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Simeon Uroš (Serbian Cyrillic: Симеон Урош, Greek: Συμεών Ούρεσης; c. 1326–1370), nicknamed Siniša (Синиша), was a self-proclaimed Emperor of Serbs and Greeks, from 1356 to 1370. He was son of Serbian King Stephen Uroš III and Byzantine Princess Maria Palaiologina. Initially, he was awarded the title of despot in 1346, and appointed governor of southern Epirus and Acarnania in 1347 by his half-brother, Serbian Emperor Stephen Dušan. After Dušan's death in 1355, the Serbian throne passed to Dušan's son Stephen Uroš V, but despot Simeon decided to seize the opportunity in order to impose himself as co-ruler and lord of all southern provinces of the Serbian Empire. That led him to conflict with his nephew in 1356, when Simeon started to expand his control in southern regions of the Empire, trying to take Thessaly and Macedonia. He proclaimed himself Emperor of the Serbs and Greeks, creating a separate state, centered in regions of Thessaly and Epirus, where he ruled until his death in 1370. He was succeeded by his son Jovan Uroš.
|Emperor of Serbs and Greeks (pretender)|
|Ruler of Epirus|
|Predecessor||Nikephoros II Orsini|
|Ruler of Thessaly|
|Predecessor||Nikephoros II Orsini|
Kingdom of Serbia
|Father||Stephen Uroš III|
Simeon Uroš was the son of King Stephen Uroš III (r. 1322–1331) by his second wife, Maria Palaiologina, the daughter of the Byzantine prince and rebel John Palaiologos who had joined Stephen's raids in Macedonia in 1326, the same year Simeon Uroš was born. His older, half-brother, Dušan was crowned "Young king" (designated heir) in 1322 during the crowning of their father.
Stephen Dušan's reignEdit
Stephen Dušan was crowned King in September 1331, after months of civil war. Dušan exploited the Byzantine civil war and made major gains beginning in 1342. Having all of Macedonia under his rule, Stephen Dušan was proclaimed "Emperor of Serbs and Greeks" in September 1345, then crowned as such in April 1346. Dušan, as an emperor, granted Byzantine titles upon his magnates. Simeon Uroš and Jovan Asen were given the despot title, while others were given the sebastokrator and kesar titles.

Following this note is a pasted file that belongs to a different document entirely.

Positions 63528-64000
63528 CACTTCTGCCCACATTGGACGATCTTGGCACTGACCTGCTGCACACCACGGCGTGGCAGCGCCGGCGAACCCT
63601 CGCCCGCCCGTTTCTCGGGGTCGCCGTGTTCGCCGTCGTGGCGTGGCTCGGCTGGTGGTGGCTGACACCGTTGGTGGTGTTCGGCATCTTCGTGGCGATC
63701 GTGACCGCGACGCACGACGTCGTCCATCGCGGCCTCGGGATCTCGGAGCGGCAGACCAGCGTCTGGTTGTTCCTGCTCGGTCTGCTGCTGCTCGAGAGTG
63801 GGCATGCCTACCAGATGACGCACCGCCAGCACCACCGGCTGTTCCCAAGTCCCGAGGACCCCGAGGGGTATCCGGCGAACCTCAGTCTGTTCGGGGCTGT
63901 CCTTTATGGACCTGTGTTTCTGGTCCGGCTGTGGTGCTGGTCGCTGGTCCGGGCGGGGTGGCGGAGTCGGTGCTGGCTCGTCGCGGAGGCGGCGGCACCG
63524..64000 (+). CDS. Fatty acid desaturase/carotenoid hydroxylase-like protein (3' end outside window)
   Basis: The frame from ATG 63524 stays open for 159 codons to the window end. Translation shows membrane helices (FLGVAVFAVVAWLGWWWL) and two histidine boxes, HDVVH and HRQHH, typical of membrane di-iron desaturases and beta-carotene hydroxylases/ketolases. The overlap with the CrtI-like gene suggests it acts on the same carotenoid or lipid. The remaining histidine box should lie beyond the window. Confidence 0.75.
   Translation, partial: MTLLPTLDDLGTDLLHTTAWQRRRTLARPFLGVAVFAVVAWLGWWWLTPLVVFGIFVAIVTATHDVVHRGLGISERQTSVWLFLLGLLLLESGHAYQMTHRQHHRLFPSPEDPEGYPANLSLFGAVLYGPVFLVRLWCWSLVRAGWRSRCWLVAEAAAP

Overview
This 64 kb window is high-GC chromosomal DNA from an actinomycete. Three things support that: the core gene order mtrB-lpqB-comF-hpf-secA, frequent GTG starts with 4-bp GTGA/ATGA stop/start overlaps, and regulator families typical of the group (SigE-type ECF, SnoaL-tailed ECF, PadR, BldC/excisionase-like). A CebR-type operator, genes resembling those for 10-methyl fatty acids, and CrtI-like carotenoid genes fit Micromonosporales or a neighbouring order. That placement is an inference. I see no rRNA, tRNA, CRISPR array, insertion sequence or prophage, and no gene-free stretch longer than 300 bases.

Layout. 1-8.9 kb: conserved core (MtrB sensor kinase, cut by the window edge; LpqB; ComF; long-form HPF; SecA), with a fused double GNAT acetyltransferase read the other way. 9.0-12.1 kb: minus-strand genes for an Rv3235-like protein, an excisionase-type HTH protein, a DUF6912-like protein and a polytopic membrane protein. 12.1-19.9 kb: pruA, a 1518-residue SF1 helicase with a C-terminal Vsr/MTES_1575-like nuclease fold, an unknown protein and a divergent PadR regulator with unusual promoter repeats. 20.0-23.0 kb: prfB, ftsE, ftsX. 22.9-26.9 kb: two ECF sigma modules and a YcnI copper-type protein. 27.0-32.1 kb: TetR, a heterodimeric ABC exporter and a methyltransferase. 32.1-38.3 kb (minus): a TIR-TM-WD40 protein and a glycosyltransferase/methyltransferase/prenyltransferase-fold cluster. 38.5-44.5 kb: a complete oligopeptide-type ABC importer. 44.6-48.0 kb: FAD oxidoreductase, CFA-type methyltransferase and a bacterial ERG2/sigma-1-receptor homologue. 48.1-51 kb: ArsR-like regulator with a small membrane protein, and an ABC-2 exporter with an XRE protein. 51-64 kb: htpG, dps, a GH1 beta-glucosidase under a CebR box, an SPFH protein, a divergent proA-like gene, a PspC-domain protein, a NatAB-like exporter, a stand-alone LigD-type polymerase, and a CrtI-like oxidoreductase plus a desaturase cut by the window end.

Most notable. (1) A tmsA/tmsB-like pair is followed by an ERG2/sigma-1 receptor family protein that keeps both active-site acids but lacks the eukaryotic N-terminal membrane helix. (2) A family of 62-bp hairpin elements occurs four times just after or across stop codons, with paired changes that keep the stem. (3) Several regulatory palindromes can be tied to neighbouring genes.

With the Serbian conquest of Epirus, Acarnania and Thessaly by 1348, Simeon Uroš was given the governorship of Epirus and Thessaly. Simeon Uroš consolidated his position with the local aristocracy by marrying Thomais Orsini, the daughter of the former ruler of Epirus, John II Orsini.
Claim to the Serbian throne and independenceEdit
Simeon Uroš's relatively uneventful governorship was interrupted when, shortly after Dušan's death in 1355, his brother-in-law Nikephoros II Orsini, the deposed ruler of Epirus, reappeared in Greece and gained the support of the nobility in Thessaly and Epirus. In 1356 Nikephoros entered Epirus and forced Simeon Uroš to flee to Kastoria. There Simeon proclaimed himself "Emperor of Serbs and Greeks" in rivalry with his nephew Stephen Uroš V.